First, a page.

• September 27, 2023
Photo by Jonathan Rotondo-McCord

In the lawsuit of Gracelyn Trimble vs. former Minnesota Viking, Dalvin Cook, involving allegations of physical domestic violence and injuries, Special Master Judge Robert A. Blaeser has issued a scorching and devastating order against Ms. Trimble and her lawyers, sanctioning them, disqualifying the lawyers, and ordering Plaintiff to pay her adversary’s legal fees, for, in Judge Blaeser’s words, “repeatedly trying this case in the media rather than on the merits through the judicial system.”


Minnesota Litigator holds the Trimble’s lawyers in the highest regard, in fact thinks of them as some of the best Minnesota civil litigators. So you can imagine our sympathy for the circumstances they now find themselves in. Obviously, there are appellate rights and we have to imagine that Judge Blaeser’s sanction and disqualification order will be appealed.

In spite of our sympathy for Ms. Trimble and her lawyers, we nevertheless shine a light on Judge Blaeser’s opinion because one of the functions that Minnesota Litigator hopes to serve the civil litigators of Minnesota (and the bench) is to highlight developments in Minnesota civil litigation as cautionary tales.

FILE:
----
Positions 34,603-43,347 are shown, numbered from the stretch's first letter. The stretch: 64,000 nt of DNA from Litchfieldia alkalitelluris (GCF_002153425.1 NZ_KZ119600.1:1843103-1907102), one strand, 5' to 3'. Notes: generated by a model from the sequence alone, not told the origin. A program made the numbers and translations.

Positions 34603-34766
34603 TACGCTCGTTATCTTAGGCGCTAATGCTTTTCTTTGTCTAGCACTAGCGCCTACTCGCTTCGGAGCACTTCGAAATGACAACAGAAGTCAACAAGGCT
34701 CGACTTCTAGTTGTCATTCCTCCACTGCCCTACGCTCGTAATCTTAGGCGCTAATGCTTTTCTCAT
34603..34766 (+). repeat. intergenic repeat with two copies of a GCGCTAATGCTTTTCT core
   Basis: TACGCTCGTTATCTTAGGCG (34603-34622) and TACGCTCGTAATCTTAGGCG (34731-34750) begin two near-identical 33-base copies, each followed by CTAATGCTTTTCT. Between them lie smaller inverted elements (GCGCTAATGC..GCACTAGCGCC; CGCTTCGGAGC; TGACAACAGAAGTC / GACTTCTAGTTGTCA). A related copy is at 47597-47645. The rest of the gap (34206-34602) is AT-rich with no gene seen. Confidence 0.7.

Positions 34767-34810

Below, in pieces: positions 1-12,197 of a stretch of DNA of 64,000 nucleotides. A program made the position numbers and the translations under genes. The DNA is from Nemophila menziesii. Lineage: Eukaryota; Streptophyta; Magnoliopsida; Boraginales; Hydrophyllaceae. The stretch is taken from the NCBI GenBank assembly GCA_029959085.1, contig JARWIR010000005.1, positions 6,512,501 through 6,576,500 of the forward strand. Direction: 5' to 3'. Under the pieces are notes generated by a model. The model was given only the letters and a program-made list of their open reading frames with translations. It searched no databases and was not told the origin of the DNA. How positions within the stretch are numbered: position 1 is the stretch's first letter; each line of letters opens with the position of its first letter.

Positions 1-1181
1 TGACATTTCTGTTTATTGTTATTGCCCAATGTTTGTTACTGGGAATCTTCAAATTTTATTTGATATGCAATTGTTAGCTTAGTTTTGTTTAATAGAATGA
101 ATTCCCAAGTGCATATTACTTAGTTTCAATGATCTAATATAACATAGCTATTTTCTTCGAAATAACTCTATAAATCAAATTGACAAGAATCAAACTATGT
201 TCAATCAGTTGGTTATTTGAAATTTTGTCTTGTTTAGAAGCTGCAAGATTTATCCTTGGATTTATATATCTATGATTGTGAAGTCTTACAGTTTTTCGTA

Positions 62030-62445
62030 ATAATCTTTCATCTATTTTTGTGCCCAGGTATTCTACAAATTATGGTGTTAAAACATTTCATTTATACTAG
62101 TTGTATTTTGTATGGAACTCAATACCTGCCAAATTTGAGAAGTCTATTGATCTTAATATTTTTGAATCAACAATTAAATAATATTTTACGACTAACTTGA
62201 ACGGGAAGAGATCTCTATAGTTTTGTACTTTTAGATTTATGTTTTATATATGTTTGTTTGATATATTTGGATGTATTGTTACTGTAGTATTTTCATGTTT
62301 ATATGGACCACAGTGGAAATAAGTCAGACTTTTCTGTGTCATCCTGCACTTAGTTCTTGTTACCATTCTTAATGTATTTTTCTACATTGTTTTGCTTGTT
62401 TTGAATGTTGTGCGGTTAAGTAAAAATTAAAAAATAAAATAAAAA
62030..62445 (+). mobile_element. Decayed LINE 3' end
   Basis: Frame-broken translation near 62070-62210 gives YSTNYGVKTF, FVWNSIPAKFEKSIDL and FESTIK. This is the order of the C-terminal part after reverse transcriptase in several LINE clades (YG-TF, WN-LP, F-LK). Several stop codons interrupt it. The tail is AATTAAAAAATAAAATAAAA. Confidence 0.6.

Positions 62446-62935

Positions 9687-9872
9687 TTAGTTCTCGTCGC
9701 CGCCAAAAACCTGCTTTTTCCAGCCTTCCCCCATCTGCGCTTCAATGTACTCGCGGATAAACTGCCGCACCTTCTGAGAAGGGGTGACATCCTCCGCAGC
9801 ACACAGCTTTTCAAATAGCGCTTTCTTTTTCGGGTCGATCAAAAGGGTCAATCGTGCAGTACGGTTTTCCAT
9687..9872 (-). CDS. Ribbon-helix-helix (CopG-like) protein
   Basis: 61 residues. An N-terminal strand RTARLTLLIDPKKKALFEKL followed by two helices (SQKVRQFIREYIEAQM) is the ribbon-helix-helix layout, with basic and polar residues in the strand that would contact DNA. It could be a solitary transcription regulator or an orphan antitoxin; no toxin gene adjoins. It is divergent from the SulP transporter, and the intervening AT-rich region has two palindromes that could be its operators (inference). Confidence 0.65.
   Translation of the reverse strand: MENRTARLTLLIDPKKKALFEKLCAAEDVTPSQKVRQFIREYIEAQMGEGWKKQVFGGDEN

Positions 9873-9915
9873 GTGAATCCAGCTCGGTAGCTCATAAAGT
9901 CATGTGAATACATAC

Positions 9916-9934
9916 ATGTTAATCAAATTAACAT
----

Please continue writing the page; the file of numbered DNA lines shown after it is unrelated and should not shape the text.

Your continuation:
We have not performed any close legal analysis of Judge Blaeser’s order or the underlying facts but we can say with great certainty that (1) the rule of evidence with regard to the inadmissibility of settlements and settlement-related communications (Rule 408) is an evidentiary rule. It applies to the admissibility of settlement negotiations at trial; it is not a rule that settlements or settlement communications cannot be made public; (2) we have found, in spite of the first point, that there is a widespread attitude among many if not most Minnesota civil litigators that communications labeled “Privileged and Confidential/Subject to Rule 408,” requires the recipient to keep the communication confidential. (There is an added issue of a stipulated protective order in the case (allowing for parties to produce evidence, designate it confidential, and have it stay confidential absent a court order to the contrary), and whether the protective order would have applied to these communications, etc. As said, we have not analyzed all of the issues and expressly decline to offer any opinion on Judge Blaeser’s order.) What to do with this tension between the first point and the second, though? That is pretty clear in the shadow of this ruling: BE CAREFUL.